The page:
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Alpine Valley concert decline amps up concern

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Darryl Enriquez
July 3, 2011
— The decline in Alpine Valley Music Theatre concerts this season has lead law enforcement and community officials to wonder about the dip in shows.

Curiosity about the concert venue is up because Alpine Valley officials worked hard during the off season to get approvals from the town, Walworth County Sheriff’s Office and county for overnight camping in a parking lot.


Despite the approvals, camping was not offered at Alpine Valley’s first summer concert and it will not be available for what appears to be the venue’s only other summer show.


Attendance for Jimmy Buffett and the Coral Reefer Band on June 25 was more than 28,000, according to the sheriff’s office.


Camping again will not be offered at Alpine’s next two concerts, Pearl Jam on Sept. 3 and 4, general manager David Shaw said.


Neither Sheriff’s Capt. Dana Nigbor, who coordinates paid security at Alpine, nor Barbara Fischer, LaFayette’s clerk treasurer, knows why only two bands are playing Alpine this summer.


Both expressed curiosity as to why only three shows were scheduled for a venue that had seven shows in 2009 and six in 2010.


Shaw would not comment.


Others speculated.


The sheriff’s office must receive a 60-day notice of a concert, meaning an announced concert could not take the stage until after Pearl Jam plays. The sheriff can waive that requirement.


Teri Adlam, Waukesha County Expo Center manager, said competition to book bands this summer was intensified by the increasing number of venues, such as Indian casinos.


The Expo Center is home to the Waukesha County Fair.


The cost of top acts has risen dramatically, leading some venues to question the profitability of booking them, Adlam said.


Walworth County Fair Manager Susan Pruessing said top bands “are becoming a little more pickier” about where they play.


Concert halls in Branson, Mo., Las Vegas and Chicago have become more appealing to bands, she said. Casinos can bring in musicians, lose money on ticket sales but profit on dinners, drinks and gambling, she said.


When the Dave Matthews Band, once a regular at Alpine Valley, plays Chicago, standard contracts prohibit the band from playing anywhere else within 100 miles, Pruessing said.


Dave Matthews is playing Chicago July 8-10.


The prohibition can last 60 days before and after he plays, Pruessing said.


“You don’t want a band to saturate the market,” she said.


Other bands that made Alpine a regular tour stop have taken a break this summer to work in studios or chose to tour Europe or the East Coast, she said.


Fischer in her connections with Alpine said bands are becoming more selective about the stages and lighting available in performance areas.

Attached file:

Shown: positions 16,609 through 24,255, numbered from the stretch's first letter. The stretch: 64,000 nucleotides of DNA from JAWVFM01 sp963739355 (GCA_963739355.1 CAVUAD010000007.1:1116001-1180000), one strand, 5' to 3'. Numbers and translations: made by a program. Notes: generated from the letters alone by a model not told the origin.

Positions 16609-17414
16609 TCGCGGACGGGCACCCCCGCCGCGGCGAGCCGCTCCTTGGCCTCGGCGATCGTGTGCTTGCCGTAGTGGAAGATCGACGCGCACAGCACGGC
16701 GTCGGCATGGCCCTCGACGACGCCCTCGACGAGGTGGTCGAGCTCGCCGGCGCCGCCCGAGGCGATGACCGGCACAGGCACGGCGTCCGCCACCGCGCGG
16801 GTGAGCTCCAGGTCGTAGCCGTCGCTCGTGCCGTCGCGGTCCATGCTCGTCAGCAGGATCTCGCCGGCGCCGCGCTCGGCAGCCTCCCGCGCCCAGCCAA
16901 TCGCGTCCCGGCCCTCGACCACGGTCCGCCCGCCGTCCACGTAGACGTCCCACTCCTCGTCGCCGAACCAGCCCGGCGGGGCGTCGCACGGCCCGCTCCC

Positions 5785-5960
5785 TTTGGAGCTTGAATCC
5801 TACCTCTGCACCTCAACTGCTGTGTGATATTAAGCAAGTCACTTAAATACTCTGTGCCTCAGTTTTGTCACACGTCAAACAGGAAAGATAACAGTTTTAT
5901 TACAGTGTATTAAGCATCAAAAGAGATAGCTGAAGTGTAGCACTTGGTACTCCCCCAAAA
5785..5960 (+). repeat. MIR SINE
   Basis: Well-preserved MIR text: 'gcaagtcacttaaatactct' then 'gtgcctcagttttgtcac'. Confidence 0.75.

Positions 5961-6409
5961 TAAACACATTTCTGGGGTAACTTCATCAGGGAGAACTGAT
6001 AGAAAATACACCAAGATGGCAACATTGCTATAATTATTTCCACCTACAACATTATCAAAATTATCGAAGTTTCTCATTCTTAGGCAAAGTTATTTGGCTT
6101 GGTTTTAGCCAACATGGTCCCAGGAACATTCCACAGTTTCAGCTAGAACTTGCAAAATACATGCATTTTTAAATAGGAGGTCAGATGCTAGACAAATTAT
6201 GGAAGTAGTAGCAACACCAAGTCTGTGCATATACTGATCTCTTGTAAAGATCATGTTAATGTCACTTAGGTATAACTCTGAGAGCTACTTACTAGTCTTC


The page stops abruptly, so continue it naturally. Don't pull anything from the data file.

A band that travels with its own stage and lighting does not want to play a venue where it can use only the venue’s equipment, Fischer said.


Shaw would not say if that dilemma was affecting Alpine.


Pearl Jam rejected camping at Alpine during its Labor Day performances, according to a Shaw letter to the county.


“I wanted to let you know that unfortunately we will not be having any camping at Alpine Valley Music Theatre this summer,” Shaw wrote.


“We were going to do it for Pearl Jam on Labor Day weekend, but the band met and decided that having camping for their shows is just not the scene/vibe they wanted to create, so they nixed it.


“Hopefully we’ll take another look at this for 2012. I’m aware we need to go through the entire process all over.”


Sheriff’s Capt. Nigbor said her office does not make or lose money by providing traffic and internal security at Alpine. The number of concerts makes no difference to the bottom line of the department’s budget, she said.


A $1.90 security surcharge is included in the cost of each concert ticket. The money is used to pay related expenses and salaries of sheriff’s deputies who work on their own time doing traffic control and security, Nigbor said.


Undersheriff Kurt Picknell said that a six-concert season brings about $250,000 and a seven-concert season brings about $300,000 to the sheriff’s office.


Under contract, Alpine must make sure all expenses from the sheriff’s office are covered.


The downturn in concerts could hurt deputies in their personal pocketbooks who make extra money at Alpine, Nigbor said.


“Some guys don’t mind because they’d rather have their summer weekends off,” she said.


Apparently, non-touring bands feel the same way.



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